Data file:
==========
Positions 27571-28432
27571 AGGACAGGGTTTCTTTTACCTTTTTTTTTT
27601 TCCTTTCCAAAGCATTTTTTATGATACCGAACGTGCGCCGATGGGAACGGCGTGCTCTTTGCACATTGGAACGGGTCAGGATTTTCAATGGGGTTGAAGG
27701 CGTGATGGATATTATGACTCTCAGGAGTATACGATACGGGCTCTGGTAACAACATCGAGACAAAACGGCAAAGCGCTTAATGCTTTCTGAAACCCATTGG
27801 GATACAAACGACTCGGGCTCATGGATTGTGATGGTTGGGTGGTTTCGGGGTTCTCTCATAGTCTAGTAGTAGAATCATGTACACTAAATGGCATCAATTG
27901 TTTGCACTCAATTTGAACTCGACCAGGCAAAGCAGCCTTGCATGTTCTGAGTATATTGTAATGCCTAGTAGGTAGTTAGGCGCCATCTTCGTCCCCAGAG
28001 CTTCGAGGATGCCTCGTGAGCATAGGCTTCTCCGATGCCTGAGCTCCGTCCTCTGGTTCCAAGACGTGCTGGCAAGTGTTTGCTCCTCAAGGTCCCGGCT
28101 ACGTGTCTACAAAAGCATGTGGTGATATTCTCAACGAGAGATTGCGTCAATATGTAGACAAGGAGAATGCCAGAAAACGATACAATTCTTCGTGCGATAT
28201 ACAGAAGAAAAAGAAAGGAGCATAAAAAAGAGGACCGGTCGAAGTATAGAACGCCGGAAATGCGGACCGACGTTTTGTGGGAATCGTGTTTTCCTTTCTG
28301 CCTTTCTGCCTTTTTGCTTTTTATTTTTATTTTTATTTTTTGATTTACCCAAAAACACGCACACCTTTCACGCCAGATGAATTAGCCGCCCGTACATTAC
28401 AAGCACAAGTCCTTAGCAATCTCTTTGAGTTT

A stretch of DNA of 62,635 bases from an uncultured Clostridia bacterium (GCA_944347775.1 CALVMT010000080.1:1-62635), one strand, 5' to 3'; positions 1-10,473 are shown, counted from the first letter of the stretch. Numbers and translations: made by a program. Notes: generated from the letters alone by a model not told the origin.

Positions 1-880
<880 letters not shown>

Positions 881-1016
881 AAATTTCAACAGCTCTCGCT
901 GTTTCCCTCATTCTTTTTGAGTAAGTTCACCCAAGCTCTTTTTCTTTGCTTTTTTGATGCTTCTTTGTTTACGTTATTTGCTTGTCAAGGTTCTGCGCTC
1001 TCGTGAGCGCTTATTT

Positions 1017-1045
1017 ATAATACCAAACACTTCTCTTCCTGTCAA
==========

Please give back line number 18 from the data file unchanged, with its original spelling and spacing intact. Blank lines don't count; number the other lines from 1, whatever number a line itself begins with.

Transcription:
1001 TCGTGAGCGCTTATTT